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Did you know that Professor John Caldwell is writing his dissertation whilst forming the backbone of our Hindi-Urdu program here in DAMES? It’s true! Check out my recent interview below with Professor Caldwell about his dissertation, his process, and how his research ties in with his teaching and his work in the local community.

1) Can you give us a “nutshell” version of your dissertation?

“Songs from the Other Side: Listening to Pakistani Voices in India”

India and Pakistan have been two separate nations only since 1947, but more often than not in history political agents have raised barriers to cultural exchange between them. Most recently, in 2016 a ban was imposed on the Indian entertainment industries prohibiting Pakistani actors and musicians from working in India. I explore a series of case studies in which Pakistani singing voices crossed these boundaries, and their songs became embedded in the Indian songscape. This musical exchange was driven by a variety of “vectors” that operated at the intersection of gender, religion, politics, and taste.

2) What inspired you to pursue research on this topic in particular? And for our students who might be interested in writing their own dissertations someday, what is your research process like/how would you recommend getting started?
First, I’ve always known that if I ever was to do a Ph.D., it would have to be in Music/Musicology. Music has been my lifelong passion and hobby. Doing music, and especially playing in ensembles, keeps me sane and centered. Although I’m not a musical omnivore, I have fairly diverse interests and experience, including directing the UNC Gamelan Ensemble, playing bassoon with the Raleigh and Durham Symphonies, and playing the Indian harmonium with local vocalists. I came to my particular dissertation topic through my many years of experience with music and musicians from both India and Pakistan. It was always fascinating to me to discover which songs were shared, and how music can transcend political enmity.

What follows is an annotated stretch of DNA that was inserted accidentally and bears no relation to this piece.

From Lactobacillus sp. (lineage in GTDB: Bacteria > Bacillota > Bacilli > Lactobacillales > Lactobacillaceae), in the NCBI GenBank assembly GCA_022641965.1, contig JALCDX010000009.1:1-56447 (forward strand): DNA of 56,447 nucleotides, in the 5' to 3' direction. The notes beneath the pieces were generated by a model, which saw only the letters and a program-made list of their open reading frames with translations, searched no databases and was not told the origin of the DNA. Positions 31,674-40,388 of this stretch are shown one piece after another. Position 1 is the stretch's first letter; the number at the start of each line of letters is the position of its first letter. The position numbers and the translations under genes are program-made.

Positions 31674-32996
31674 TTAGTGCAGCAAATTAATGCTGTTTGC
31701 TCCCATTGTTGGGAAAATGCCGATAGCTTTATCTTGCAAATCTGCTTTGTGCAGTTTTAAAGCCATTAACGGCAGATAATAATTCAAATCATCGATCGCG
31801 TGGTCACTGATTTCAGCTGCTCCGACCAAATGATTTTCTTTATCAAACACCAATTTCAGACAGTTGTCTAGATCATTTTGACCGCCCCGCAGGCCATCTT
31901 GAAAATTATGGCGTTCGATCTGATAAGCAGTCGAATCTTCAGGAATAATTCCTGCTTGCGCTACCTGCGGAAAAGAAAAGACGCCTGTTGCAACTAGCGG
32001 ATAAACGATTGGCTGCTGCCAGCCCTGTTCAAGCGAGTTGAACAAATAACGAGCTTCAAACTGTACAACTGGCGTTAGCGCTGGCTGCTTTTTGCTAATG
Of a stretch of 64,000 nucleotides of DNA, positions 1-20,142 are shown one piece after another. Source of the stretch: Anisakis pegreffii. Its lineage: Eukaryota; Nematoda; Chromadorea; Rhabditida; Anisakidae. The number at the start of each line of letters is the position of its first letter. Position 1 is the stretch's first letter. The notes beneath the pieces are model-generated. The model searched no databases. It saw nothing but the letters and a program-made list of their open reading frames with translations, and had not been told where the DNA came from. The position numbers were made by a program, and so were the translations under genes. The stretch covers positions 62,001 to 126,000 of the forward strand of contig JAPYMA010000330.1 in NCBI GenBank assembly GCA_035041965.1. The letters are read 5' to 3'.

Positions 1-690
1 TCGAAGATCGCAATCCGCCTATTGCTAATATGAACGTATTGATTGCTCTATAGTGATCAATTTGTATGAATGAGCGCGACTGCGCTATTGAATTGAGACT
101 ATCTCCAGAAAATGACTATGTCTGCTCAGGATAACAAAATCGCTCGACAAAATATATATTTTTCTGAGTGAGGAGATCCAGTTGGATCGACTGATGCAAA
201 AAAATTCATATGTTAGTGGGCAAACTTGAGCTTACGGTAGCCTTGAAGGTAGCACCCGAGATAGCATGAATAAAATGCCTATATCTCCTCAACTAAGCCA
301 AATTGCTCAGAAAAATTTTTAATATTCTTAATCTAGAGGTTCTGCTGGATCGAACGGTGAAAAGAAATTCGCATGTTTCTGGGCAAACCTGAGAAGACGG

My dissertation process has been somewhat slow because of teaching full time, but I’m on track to finish early next year. I have enjoyed it throughout, and I may be one of the few dissertators who can say that I’m still excited by my topic. I think if you want to do a dissertation you have to find a great program (e.g. UNC) and a great advisor. The great thing about Asian Studies in general is that we get to do “field work,” i.e. spend a semester or a year somewhere in Asia doing research. I had a Fulbright-Nehru Dissertation Grant to live in India in Spring-Summer 2017 and it was wonderful.

3) How has COVID impacted your dissertation and research, if at all?
Luckily I was mostly done with my research when COVID arrived, but I have many colleagues who have had to revise or postpone research plans this year. Funding agencies have been largely cooperative, but it’s still a shame. I also know that for many it has been hard to keep momentum going, but since I’m still enjoying writing, my dissertation is a welcome distraction to the stress and anxiety of the pandemic.

4) Is it difficult to write a dissertation/conduct your research process while teaching classes for DAMES?
It’s not difficult, but it does require some careful time management. My schedule this semester is crazy for a number of reasons, but I’ve managed to squeeze in writing here and there. I once told one of my seminar professors (when asking for an extension) that “I didn’t underestimate the amount of time it would take me to write my seminar paper, but I did underestimate the number of interruptions and distractions I would experience.” The same thing has been true of the dissertation writing process.

5) Do you ever incorporate your dissertation topics into the classes you teach? How much overlap is there? 
Definitely, in my Music of South Asia class (ASIA 164). But I also include lots of songs in my language teaching, and the “unit of analysis” in my dissertation is the individual song. Music is such a great resource in language teaching, as many of my DAMES colleagues can testify.

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